Seared Tofu Asian Broccoli Salad

Seared Tofu Asian Broccoli Salad
Jump to Recipe 👇

About This Recipe

Nestled in Northern California lies the picturesque wine country, encompassing Napa, Sonoma, and other regions that have become synonymous with world-class wines. As a local Napa home chef, I've witnessed the harmonious blend of wine, local produce, and culture right at the heart of our community. This convergence inspires recipes that are both unique and reflective of our rich terroir. One such dish that's been gaining traction is the Seared Tofu Asian Broccoli Salad, an embodiment of freshness, texture, and flavor. This salad recipe with broccoli is more than just a blend of veggies; it's a journey through Napa's culinary narrative.

The dish came into being when local home cooks, passionate about incorporating fresh ingredients from our abundant Californian farms, decided to give the classic broccoli salad a twist. Instead of the usual mix, they introduced seared tofu, an ingredient that holds its own when paired with the robust flavors of broccoli, toasted sesame, and a piquant Asian-inspired dressing. The result? A salad that’s not just healthy but also echoes the innovative spirit of Napa's culinary scene.

Now, any true Napan will tell you that no meal, let alone a salad, is complete without the perfect wine pairing. Given the Seared Tofu Asian Broccoli Salad’s intricate dance of flavors, two wines come to mind.

Firstly, Napa’s own Chardonnay. A lightly oaked Chardonnay, in particular, enhances the dish splendidly. The wine’s buttery undertones harmonize with the tofu, while its citrus notes playfully contrast with the salad's savory flavors. If you're seeking a top-notch bottle, look no further than Far Niente Winery or Sonoma-Cutrer Vineyards, both esteemed for their expertise in crafting this varietal. When you take a sip of Chardonnay from either of these vineyards, you're not just tasting wine; you're savoring a piece of Napa’s rich vinicultural heritage.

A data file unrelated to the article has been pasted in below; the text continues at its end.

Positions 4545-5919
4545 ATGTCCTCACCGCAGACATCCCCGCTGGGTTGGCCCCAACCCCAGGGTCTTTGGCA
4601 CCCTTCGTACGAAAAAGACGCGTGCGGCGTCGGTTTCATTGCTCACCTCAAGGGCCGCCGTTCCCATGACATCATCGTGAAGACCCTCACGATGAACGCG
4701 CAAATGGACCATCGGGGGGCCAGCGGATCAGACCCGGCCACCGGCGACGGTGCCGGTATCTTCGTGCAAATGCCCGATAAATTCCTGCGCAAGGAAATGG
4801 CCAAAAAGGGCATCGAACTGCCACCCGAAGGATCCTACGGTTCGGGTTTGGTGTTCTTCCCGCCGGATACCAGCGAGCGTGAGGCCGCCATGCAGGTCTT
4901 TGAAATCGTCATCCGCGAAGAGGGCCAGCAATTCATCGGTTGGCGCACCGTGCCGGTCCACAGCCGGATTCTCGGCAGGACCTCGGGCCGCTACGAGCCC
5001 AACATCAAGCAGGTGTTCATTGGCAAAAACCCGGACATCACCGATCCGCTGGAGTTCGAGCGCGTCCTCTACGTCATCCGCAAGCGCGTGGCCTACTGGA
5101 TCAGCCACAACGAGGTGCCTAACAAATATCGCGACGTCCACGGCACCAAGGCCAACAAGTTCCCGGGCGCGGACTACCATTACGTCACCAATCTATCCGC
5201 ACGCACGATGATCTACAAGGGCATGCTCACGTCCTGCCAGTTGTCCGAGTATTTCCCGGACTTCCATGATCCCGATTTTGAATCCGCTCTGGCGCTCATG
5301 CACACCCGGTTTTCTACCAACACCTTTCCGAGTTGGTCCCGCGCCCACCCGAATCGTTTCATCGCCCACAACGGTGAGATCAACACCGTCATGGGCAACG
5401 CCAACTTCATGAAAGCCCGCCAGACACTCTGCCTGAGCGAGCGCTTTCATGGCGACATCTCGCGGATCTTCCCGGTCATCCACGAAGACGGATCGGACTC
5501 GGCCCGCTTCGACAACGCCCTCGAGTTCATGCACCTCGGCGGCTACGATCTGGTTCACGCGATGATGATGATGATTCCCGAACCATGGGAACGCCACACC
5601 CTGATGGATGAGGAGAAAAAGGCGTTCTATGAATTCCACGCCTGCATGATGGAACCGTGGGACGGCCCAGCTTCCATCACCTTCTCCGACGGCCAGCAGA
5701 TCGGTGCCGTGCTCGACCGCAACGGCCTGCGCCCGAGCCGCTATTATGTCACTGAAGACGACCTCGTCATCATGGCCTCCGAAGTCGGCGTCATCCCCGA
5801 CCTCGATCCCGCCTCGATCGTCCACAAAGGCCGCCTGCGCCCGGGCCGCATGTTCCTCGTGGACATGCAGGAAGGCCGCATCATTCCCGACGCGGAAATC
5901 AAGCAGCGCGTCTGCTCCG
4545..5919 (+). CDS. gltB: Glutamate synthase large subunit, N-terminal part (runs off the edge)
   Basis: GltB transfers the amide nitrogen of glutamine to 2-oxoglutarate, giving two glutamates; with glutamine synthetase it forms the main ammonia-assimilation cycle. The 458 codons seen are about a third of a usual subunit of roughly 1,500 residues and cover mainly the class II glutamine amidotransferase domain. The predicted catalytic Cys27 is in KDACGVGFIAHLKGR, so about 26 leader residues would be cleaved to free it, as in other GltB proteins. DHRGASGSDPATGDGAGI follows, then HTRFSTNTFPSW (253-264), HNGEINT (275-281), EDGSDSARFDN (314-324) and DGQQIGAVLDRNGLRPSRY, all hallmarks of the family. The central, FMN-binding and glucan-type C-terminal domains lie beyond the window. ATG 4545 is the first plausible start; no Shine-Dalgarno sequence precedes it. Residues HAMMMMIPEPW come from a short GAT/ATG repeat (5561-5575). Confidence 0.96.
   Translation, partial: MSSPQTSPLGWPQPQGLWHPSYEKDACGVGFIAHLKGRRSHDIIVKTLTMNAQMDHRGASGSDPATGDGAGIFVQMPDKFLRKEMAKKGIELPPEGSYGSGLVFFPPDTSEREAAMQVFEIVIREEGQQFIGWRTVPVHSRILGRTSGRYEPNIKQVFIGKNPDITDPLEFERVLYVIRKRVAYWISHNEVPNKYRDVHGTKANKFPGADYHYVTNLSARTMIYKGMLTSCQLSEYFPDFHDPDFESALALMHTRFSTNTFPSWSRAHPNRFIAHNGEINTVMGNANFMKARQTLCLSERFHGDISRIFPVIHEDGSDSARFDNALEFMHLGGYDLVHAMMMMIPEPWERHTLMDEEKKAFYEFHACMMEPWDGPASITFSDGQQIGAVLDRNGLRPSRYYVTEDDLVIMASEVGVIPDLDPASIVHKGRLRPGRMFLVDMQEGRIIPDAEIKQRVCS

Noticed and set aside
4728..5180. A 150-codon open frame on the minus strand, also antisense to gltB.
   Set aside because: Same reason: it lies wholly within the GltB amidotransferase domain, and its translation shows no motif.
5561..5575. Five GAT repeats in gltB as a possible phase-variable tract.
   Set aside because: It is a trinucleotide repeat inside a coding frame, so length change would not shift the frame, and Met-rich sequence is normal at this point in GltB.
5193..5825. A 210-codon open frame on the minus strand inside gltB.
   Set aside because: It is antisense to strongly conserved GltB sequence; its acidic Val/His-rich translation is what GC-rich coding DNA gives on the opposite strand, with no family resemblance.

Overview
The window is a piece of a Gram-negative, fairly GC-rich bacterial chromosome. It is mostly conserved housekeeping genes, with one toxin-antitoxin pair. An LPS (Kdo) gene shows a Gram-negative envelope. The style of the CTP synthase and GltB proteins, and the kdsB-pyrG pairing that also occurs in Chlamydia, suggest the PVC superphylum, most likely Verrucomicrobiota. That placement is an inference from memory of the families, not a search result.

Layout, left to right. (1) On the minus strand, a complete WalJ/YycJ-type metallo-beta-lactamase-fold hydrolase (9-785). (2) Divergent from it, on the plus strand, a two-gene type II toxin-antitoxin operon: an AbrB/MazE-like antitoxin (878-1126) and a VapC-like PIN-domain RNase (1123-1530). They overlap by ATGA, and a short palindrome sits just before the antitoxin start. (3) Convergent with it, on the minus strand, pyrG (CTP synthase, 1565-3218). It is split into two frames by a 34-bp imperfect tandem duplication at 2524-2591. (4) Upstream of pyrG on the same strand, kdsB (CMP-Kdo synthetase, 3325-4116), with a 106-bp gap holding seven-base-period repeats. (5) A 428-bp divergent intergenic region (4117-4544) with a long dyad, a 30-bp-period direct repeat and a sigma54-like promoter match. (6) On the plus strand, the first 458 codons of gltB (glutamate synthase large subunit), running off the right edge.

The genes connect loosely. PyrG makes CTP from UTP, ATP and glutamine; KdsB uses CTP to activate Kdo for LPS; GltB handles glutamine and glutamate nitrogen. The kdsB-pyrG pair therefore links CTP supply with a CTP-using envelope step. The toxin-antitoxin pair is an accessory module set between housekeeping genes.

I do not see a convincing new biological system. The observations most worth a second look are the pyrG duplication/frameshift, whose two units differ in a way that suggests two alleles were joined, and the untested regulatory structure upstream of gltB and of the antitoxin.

Then, there's the Sauvignon Blanc. An aromatic wine with a vibrant acidity that’s bound to lift the fresh ingredients of our salad recipe with broccoli. Its zesty nature complements the tang of the dressing, creating a symphony of flavors in every bite. I can’t help but recommend Duckhorn Vineyards and Dry Creek Vineyard for anyone keen to sample the best of what Napa and Sonoma have to offer in Sauvignon Blanc.

But where does this salad fit in a complete wine country menu? Think of it as an appetizer or a palate cleanser, preparing you for the rich mains, perhaps a braised lamb shank or a hearty cassoulet. It’s light yet flavorful, making it a versatile component in a multi-course meal.

Visiting Napa is not just about the wines or the scenic views. It’s about immersing oneself in the local culture, understanding the ethos behind every dish, every bottle of wine. This salad is more than greens and tofu; it's a reflection of our commitment to fresh produce, innovation, and a nod to global flavors.

For travelers visiting Napa, it's essential to engage with both our wines and our culinary creations. The Seared Tofu Asian Broccoli Salad, paired with a Chardonnay or Sauvignon Blanc, is a beautiful place to start. Enjoy it at a sunlit picnic amidst the vineyards, or as a refreshing dinner on a warm Californian evening.

The next time you think of Napa or Sonoma, remember, it's not just about the wine (though that’s a significant part!); it’s about the stories, the people, the food, and the collective experience. This salad, in its humble way, tells one such story, of innovation, of blending cultures, and most importantly, of deliciousness. Cheers to more such culinary tales from the heart of wine country!